What happens in your body when you drink alcohol regularly? (16:55)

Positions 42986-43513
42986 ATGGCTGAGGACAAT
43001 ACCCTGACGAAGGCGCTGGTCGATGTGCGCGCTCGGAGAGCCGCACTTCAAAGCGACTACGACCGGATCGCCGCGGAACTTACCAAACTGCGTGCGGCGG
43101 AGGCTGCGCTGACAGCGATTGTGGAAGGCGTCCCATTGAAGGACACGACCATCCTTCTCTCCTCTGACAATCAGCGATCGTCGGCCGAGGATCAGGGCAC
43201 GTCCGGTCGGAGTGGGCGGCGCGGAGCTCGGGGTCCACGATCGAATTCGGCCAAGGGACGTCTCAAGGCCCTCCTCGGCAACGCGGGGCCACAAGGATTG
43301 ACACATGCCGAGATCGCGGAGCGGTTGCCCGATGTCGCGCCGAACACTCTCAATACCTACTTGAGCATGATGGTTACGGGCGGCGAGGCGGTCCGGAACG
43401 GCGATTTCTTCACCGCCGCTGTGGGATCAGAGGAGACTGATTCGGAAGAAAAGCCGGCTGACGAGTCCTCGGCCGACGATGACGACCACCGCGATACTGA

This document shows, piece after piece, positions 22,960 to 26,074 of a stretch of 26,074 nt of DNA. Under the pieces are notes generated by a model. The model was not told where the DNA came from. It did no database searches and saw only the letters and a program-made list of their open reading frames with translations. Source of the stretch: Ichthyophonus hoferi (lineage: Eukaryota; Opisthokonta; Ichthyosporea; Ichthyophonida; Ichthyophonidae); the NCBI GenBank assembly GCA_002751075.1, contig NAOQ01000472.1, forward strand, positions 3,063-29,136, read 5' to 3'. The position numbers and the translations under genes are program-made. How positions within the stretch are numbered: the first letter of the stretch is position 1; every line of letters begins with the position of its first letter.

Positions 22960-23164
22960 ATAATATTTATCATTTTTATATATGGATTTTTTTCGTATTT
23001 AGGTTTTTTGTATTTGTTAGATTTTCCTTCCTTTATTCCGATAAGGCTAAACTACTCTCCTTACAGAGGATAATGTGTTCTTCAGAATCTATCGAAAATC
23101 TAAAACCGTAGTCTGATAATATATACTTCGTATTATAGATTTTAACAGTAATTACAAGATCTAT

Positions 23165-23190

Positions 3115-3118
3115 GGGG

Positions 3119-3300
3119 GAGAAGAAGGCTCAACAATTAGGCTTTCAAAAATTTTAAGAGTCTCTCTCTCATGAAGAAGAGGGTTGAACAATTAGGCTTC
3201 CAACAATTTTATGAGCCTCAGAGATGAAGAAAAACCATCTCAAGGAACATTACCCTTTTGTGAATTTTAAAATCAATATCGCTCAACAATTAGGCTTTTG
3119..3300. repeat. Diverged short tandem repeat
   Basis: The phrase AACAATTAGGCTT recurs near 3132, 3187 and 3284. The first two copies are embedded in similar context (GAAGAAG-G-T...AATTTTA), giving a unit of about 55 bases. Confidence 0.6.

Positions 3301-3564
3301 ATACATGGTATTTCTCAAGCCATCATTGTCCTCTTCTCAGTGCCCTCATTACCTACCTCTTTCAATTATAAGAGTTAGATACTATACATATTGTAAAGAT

Like what have you seen as the connection there that you-- - Well, I think again, as I mentioned earlier, I think alcohol, people don't want to go there, right? That's how they socialize. That's how they hang out with their friends. That's how they wind down. That's how they deal with the background, anxiousness. And they don't really want to see how this drink can impact how they feel and how they truly can know what their body loves, what their body doesn't love. So alcohol can impact both your body on both the physiological and the psychological level. It's gonna impact your gut microbiome, certainly. - What's it doing? What's happening? - It could do a few things. It's going to disrupt the microbiomes. The microbiome is, depending on the study that you look at, it's upwards of 100 trillion bacteria, and we have about 10 trillion human cells. So we are all about 10 times more bacteria than human. And when we drink alcohol, it is really, especially people that are consistently drinking, it is quite disruptive to this microbiome balance, and it can breed things like bacterial overgrowth. People, a lot of the times people that I talk to, they have something called SIBO, small intestinal bacterial overgrowth. And alcohol is a component, certainly not the only driver of that, but it is a disruptor and breeder of bacterial overgrowth by messing up the balance of this microbiome component. And it also can increase intestinal permeability or what they call leaky gut syndrome. It's when the things are passing through the gut that shouldn't be able to pass through the gut, like undigested food proteins, bacterial toxins called lipopolysaccharides. And then that's the seminal event that a lot of things, when the immune system sees undigested food and bacterial toxins in the bloodstream, then there's something called molecular mimicry. It's sort of the case of mistaken identity when the immune system starts this cascade of inflammation, and that's what can trigger autoimmunity. When the immune system loses recognition of self, which I think that's happening on a physical level, but then you think about what's happening on a mental, emotional, spiritual level with so many people losing recognition of self. And we have this epidemic rise of autoimmune conditions, 50 million Americans at the very least have an autoimmune disease, millions more are somewhere on that autoimmune inflammation spectrum. So alcohol's implication in that is it really is something that allows, it can be a trigger for a lot of people, not only on a mental, emotional level, we know, but I think people's relationship with alcohol exists on a spectrum. And you may not be a full blown alcoholic, people need to look at themselves and say, how am I using this tool in my life? And is it in alignment with how I want to live my life? Is it in alignment with how I want to feel? - Yeah, that's a great message to get people to reflect on. - Yeah. - What, that was the physiological, what are some of the psychological things to be aware of? - Yeah. Well, I think the research around stress is very fascinating. I mean, we know when your body is in a state of stress, and look, the stress is normal, it is good in measured amounts. What I'm talking about here is chronic stress. It's that I'm being chased by this tiger, but there's no tiger. Many people are stuck in various degrees of sympathetic, fight or flight stressed state, and their body's in overdrive all the time. And we need a balance, we need the sympathetic nervous system, just as much as we need the parasympathetic, the resting, the digesting mechanism. But many people are just an over-extensuation of a sympathetic nervous system response. And cortisol levels coming up because their body is in that fight or flight mode. Cortisol is not inherently bad, just like inflammation is not inherently bad. We need inflammation to fight off viruses and bacteria and heal wounds, but it's the chronic inflammation, it's a problem. Same with chronic stress. Cortisol being high for too long is not good. That is, cortisol by itself is an endogenous immunosuppressant, which means it's a natural anti-inflammatory. So inflammation comes up, cortisol comes up, to try to abate and attenuate the higher inflammation levels and to help you, to actually get you out of that stressed state. But it's just unsustainable because there's no real threat from many people. But they're not sleeping well, they are eating out of alignment with what's working for their body. And they are, I would say, unhealthy relationships with technology and all of this. It'll be what researchers call an evolutionary mismatch. There's a genetic epigenetic mismatch. Our genetics haven't changed in 10,000 years. The whole world has changed very dramatically in a very finite period of time and you're putting that into context with the totality of human history. So if our genetics haven't changed in 10,000 years, just think of how much our world has changed in a few generations, whether it's the foods we eat or the foods we're not eating, our stress levels, our exposure to toxins, collective and individual trauma, all of these things are the confluence of factors, the perfect storm of variables that are giving rise to these inflammatory autoimmune, brain health, mental health problems. So the psychological side of how I see these stressors play out in people's lives is chronic stress, but it's a lot more nebulous, right? It's a lot more insidious because it's easy to say, don't eat those four foods because they're gonna spike inflammation. It's another thing to say, well, don't stress. And then they're stressing about not stressing. So you have to really like bring context and practical tools. And what I call them in the book is metaphysical meals because you need to treat these acts of stillness just like you would meal time, which I know we're on the same page here. You have to, just like you show up for breakfast, lunch and dinner or you show up to the gym, you need to start feeding your head and your heart just as much as you feed your body. And it's very much a part of healing. And you have to deal with both sides of the coin, both the physiological and psychological. So stress and whether that be bringing healthy boundaries in or having a better relationship with technology or prioritizing your sleep or bringing in self-care practices in your life that are nourishing to you, that are feeding you on a mental emotional level. That's just one, but there are many levels to that, but we have to look at both sides. - Yeah, no, definitely. Thank you so much for walking us through those. And if anyone's like me while I'm listening to that, whenever I sit down with someone who's an expert in this space, I'm like, there's a part of you that just gets more stressed because you go, "Oh God, I'm doing all the wrong things." Right? Like, and I'm sure people are listening or watching at home or at work. Or if you're traveling and you're going, "Gosh, I need to change so much." And I think that's kind of where our problems perpetuate because we go, "Okay, I need to change everything." And then we end up changing nothing. And I think that's always the issue, right? When you feel you want to change everything, you end up changing nothing. And as people are listening to this, like where's a good place for someone to start? Like, and I'm sure you work with so many people on this journey. And I always say to people, like, I don't think we have the real crisis we have in the world today is a crisis of habits and conditioning. Because most people I know know what they want to change or know who they want to be or how they want to change, they just can't make it through that path, right? They can't stick with it.